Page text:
Who are you listening to right now?

I am fascinated by oral traditions in music: the songs and stories that have been passed down from generation to generation.  What’s amazing is how much songs shift and change as they are transferred from person to person.  Words are added, forgotten, adapted to the present day until you have a unique piece of cultural fabric that has been collectively woven, repaired and decorated by a timeless community.

There are a number of amazing artists that continue to work within these traditions that I am very inspired by at the moment like A Filletta, Sheila Kay Adams, Anna and Elizabeth and Sam Lee.


What excites you most about collaboration?

Collaboration is at the heart of what I love about traditional art forms: the songs, stories, dances and objects that have taken form through collective participation.  The emphasis is on the expressive needs of everyone in this moment rather than the authorship of an individual.  I am really excited about finding ways to connect with this way of working in the present day - in particular finding ways to empower audience members to contribute their thoughts and ideas to my work.


Do you think the word composer adequately reflects you as an artist, if not what words does?

I think the word composer is quite laden with a perception of someone who writes down music in a methodical way, which once written can never be changed.  I like to create music in a much more playful way - working with improvisation, spontaneity, the sensations and emotions of the body, dance and imagery.  I find that this allows so many more possibilities for experiencing music to unfurl.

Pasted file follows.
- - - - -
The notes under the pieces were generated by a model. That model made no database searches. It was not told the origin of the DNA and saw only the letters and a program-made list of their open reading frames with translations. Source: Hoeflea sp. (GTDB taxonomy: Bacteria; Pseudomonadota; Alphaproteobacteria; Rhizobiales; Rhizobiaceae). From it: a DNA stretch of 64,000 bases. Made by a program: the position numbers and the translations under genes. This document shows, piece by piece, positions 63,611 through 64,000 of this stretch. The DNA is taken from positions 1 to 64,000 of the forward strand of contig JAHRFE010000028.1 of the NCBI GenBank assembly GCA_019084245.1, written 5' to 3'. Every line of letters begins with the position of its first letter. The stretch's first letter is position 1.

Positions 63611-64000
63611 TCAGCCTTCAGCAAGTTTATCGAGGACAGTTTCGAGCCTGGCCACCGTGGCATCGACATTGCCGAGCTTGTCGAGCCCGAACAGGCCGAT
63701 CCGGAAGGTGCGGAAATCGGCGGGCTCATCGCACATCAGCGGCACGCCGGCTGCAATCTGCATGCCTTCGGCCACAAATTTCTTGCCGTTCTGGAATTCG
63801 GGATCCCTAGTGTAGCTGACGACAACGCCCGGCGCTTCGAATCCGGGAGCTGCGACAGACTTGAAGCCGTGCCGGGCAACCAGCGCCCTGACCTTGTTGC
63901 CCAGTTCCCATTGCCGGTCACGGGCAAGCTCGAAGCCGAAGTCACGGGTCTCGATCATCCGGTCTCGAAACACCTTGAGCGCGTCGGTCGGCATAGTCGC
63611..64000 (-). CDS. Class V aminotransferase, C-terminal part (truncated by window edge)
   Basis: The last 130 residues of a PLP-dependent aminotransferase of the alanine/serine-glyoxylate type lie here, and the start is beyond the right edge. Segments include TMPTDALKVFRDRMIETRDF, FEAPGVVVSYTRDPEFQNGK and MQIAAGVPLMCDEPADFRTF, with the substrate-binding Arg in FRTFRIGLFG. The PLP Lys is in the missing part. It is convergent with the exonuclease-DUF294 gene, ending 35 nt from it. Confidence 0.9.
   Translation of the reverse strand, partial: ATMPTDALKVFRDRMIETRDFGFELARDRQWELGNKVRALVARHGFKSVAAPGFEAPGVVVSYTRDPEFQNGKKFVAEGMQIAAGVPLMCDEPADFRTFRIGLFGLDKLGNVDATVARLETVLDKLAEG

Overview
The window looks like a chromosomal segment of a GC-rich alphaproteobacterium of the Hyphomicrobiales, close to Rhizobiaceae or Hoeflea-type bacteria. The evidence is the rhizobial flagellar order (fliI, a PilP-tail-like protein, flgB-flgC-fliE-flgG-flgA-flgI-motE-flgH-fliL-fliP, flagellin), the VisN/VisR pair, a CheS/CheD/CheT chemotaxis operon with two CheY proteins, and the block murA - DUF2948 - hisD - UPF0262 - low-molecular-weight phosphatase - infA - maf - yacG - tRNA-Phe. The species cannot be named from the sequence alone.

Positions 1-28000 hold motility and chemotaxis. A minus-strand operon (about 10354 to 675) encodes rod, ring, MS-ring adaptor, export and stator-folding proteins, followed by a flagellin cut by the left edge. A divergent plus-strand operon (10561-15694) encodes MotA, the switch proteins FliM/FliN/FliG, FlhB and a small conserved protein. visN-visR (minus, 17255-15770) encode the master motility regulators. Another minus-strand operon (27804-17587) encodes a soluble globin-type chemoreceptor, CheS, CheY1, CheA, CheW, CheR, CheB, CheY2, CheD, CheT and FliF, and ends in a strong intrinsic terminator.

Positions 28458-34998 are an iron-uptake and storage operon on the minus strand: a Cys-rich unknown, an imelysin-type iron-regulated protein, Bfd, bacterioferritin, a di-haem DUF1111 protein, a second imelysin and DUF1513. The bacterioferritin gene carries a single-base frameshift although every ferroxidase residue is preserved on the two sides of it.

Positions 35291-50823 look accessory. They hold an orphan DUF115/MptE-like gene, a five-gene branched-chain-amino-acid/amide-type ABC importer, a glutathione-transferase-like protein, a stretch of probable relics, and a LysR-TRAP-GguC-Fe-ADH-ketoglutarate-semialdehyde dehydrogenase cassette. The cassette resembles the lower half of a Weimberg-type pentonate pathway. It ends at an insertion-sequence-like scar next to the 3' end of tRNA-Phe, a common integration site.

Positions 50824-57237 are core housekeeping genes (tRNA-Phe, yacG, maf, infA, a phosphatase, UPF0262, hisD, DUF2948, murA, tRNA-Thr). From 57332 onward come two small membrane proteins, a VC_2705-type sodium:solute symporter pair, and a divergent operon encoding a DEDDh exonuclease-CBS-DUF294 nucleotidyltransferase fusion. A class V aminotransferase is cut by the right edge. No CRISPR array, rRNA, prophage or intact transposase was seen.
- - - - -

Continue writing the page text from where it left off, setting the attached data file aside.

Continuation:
What is the one thing you hope to achieve from the New Voices experience?

At the moment my practice is very diverse ranging from traditional folk singing to absurdist story spinning, choral composition, percussive and improvised dance, puppetry, street theatre, and immersive and sensory performance.  However I’ve mainly worked with one or two disciplines at a time.  Being part of the new voices experiences gives me an amazing opportunity to explore different ways that all these different elements can collide and combine - and ultimately helping me to discover where I want to focus my energy within this as an artist.


Georgie Buchanan is a vocalist, sound explorer and social artist based in Leeds. She explores voice as a collective act, a sensation and a transformative process in the belief that the voice is powerful enough to change our understandings of body, gender, disability, border politics and community. She works across the mediums of traditional folk singing, absurdist story spinning, choral composition, percussive and improvised dance, puppetry, street theatre, and immersive and sensory performance. In recent works she has embodied the scented songs of a jar of pesto, conversed with giant hippos and covered blindfolded audiences in jelly. She dreams of one day gaining an inter-species understanding of the songs and dialects of humpback whales.